Ingredients for the Perfect Slice: Pepperoni, Mozzarella and Recyclable Boxes

Pizza boxes

Few things are as enticing as the aroma of freshly baked pizzas arriving at your front door, and they’re even more appealing when you realize the boxes are made to be recycled.

That means there’s no need for buyer’s remorse when you contemplate disposing of them afterward—even if they have grease stains and some melted cheese.

In fact, studies have shown that the boxes are recyclable. Another fact is that they are recycled every day at a majority of paper mills across the country.

Only 57% of Americans realize pizza boxes can be recycled.

Check your local recycler’s rules on what boxes it will accept and how clean they have to be. Guidelines vary from community to community.

stacked pizza boxes

In many neighborhoods, neither of those is any impediment to recycling any longer. If you didn’t know that, you’re not alone: Only 57% of Americans realize pizza boxes can be recycled at all, survey data shows.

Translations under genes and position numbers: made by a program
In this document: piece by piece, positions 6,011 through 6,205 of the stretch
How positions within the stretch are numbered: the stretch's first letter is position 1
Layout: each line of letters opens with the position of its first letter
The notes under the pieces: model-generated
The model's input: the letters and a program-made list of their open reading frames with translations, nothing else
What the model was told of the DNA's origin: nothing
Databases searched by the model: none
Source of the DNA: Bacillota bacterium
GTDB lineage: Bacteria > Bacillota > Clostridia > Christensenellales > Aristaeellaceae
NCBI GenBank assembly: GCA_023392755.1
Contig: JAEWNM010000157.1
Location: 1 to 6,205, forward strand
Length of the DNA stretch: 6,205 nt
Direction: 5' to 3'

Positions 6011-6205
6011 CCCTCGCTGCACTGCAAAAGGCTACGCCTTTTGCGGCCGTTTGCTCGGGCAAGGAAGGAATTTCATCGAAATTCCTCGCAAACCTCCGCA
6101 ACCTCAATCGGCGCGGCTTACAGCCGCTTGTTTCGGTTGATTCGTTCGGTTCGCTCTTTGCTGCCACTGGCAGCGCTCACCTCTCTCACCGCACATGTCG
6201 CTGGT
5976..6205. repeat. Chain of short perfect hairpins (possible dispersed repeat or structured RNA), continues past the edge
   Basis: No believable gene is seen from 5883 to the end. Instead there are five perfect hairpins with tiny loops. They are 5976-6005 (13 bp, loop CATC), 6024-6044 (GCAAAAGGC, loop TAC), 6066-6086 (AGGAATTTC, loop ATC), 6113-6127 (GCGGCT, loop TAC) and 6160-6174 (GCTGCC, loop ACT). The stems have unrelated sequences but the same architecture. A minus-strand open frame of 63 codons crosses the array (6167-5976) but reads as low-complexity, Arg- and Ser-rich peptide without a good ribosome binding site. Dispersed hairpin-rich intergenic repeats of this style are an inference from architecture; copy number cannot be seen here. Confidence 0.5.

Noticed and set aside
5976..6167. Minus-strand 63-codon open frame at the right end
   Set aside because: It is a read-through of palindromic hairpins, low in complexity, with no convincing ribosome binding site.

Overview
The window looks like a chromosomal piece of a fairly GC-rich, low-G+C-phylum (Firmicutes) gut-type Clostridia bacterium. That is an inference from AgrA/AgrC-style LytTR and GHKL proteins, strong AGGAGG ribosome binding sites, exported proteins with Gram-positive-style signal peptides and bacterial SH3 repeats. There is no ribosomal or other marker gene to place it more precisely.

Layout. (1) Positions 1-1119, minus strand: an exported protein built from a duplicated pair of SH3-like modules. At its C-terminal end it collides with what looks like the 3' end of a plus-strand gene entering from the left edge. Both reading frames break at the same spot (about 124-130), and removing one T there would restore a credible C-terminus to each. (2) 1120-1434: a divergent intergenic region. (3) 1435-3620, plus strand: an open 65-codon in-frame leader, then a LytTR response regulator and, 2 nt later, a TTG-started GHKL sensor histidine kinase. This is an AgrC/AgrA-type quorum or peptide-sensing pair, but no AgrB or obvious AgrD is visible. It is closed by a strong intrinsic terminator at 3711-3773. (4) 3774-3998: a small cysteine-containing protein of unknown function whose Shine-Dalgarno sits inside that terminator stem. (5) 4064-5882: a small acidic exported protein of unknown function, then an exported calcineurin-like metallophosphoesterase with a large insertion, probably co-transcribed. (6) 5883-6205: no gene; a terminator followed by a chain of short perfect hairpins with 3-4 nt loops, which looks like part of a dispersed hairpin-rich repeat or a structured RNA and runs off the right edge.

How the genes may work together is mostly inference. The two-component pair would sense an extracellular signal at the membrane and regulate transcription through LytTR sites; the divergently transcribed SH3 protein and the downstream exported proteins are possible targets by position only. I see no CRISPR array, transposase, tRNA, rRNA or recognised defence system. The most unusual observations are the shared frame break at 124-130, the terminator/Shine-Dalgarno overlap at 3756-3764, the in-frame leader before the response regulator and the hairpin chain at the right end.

Since U.S. residents use about 3 billion pizza boxes a year, amounting to 600,000 tons of cardboard material that can be recycled, that represents a big opportunity for consumers.

By pitching in, you’re maximizing the benefits of responsible forest management. In the U.S., about twice as much wood is grown for paper and packaging products as is used each year, and cardboard boxes like pizza boxes can be recycled up to seven times.

Once you’ve double checked that your local recycler takes pizza boxes, then be sure you empty and flatten the boxes before you drop them in the recycling bin. Just remember: Empty, Flatten and Recycle (EFR)!

Don't forget your printouts!
Recyclable Paper Guide